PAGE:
School of Medicine award recognizes promotion of equity, inclusion, diversity and anti-racism

June 19, 2023

Trevor Sutton poses for a picture

Anesthesiologist Trevor Sutton, MD, MBA, CPE, is honored to be one of the first recipients of the Promotion of Equity, Inclusion, Diversity and Anti-Racism Faculty Awards of the Frank H. Netter MD School of Medicine. Sutton was among several faculty recognized with special awards during the 2023 Faculty Celebration of the School of Medicine on June 1.

The new award celebrates School of Medicine faculty demonstrating dedication to promoting the values of diversity and inclusivity demonstrated in areas that may include direct teaching of learners, in the care of patients and communities, through advocacy, and scholarly activities.

“When you focus on something, it becomes apparent,” said Sutton. “Kudos to Quinnipiac for even having a DEI and anti-racism award. A lot of credit goes to the university because they’ve made this a priority. When you do that, you can identify people who are doing things that create value.”

As a clinical assistant professor of anesthesiology, Sutton is one of two School of Medicine faculty who received the new award, which was also presented to Adam Weinstein, MD, associate professor of medical sciences and pediatrics.

Affiliated with Hartford Hospital, Sutton is a partner with Integrated Anesthesia Associates of Hartford, where he serves as chair of the practice’s Diversity, Equity, and Inclusion (DEI) Committee. Additionally, Sutton serves on the DEI Committee of the Society of Cardiovascular Anesthesiologists, and on the Committee on Professional Diversity of the American Society of Anesthesiologists.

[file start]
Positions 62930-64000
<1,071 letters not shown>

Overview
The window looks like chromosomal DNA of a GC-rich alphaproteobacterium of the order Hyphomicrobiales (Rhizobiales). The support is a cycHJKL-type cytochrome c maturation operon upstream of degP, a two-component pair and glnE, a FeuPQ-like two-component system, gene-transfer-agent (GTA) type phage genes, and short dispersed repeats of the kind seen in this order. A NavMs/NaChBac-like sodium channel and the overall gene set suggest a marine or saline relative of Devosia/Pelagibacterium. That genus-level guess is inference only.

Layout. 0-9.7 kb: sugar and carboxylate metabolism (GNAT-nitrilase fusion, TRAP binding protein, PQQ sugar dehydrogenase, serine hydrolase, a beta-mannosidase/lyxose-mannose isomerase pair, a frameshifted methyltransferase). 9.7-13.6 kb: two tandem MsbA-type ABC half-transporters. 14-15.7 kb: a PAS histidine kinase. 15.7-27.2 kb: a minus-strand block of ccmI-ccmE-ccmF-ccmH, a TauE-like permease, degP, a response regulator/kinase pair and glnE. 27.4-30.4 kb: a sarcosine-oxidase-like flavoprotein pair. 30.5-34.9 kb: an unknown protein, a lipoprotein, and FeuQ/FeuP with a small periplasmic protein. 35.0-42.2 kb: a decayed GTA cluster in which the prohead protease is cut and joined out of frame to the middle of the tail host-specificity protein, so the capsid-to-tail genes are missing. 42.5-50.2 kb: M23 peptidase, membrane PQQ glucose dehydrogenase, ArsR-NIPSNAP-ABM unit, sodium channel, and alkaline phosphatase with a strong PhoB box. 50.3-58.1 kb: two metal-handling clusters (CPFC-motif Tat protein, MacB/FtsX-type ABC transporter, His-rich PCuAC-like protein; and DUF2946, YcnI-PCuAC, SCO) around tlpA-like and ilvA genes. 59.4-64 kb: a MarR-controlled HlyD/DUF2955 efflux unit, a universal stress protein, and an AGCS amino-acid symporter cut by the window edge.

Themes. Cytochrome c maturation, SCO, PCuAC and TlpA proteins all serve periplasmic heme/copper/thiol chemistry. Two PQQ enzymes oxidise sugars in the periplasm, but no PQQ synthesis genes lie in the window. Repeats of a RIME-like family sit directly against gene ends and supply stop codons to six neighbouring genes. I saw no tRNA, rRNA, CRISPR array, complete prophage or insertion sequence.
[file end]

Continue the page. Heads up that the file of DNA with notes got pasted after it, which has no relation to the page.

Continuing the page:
As a member of the executive board for the Connecticut State Society of Anesthesiologists, Sutton is working to bridge a connection between the society and School of Medicine anesthesia interest group students.

“I think growing these relationships and networks are wonderful opportunities we have as physicians in the community to help support medical students who are interested in our field and are going to be the future of our profession,” said Sutton.

Sutton’s interest in health equity research, which looks at healthcare disparities between populations, has made a direct teaching impact on Ervin Ham, MD ’25. Two years ago, Ham sent an inquiry to Sutton about the potential for a summer research fellowship. As a college student in Seattle, Washington, Ham had worked with an HIV clinic and with underserved and marginalized populations.

Sutton said Ham impressed him as a student who was interested in how to serve and create opportunities for people to advance their lives and advance their health.

“He was also interested in anesthesia and how he might approach questions that he had in his broader life relating to how to address disparities in education, work or health care opportunities,” said Sutton.

“Ervin, and many of the Quinnipiac students I’ve spoken with subsequently, are interested in understanding how to create a career pathway where they can authentically develop their passions," he said. "And that, for me, was a very important understanding that I wanted to develop.”

Under Sutton’s mentorship, Ham’s fellowship work has extended to developing his capstone project, “Improving Utilization of Cardiovascular Procedures by African American and Hispanic Populations at Hartford Healthcare: A Health Equity Initiative at The Hartford Hospital Community Health Center.”

For the two-year project, now at the halfway point of data collection, the research team received a Hartford HealthCare Health Equity Grant and a national grant from the American Society of Anesthesia Professional Diversity Committee. Sutton said it’s his hope that Ham’s experience will include joining him next year to present a poster and a manuscript at the society’s national meeting.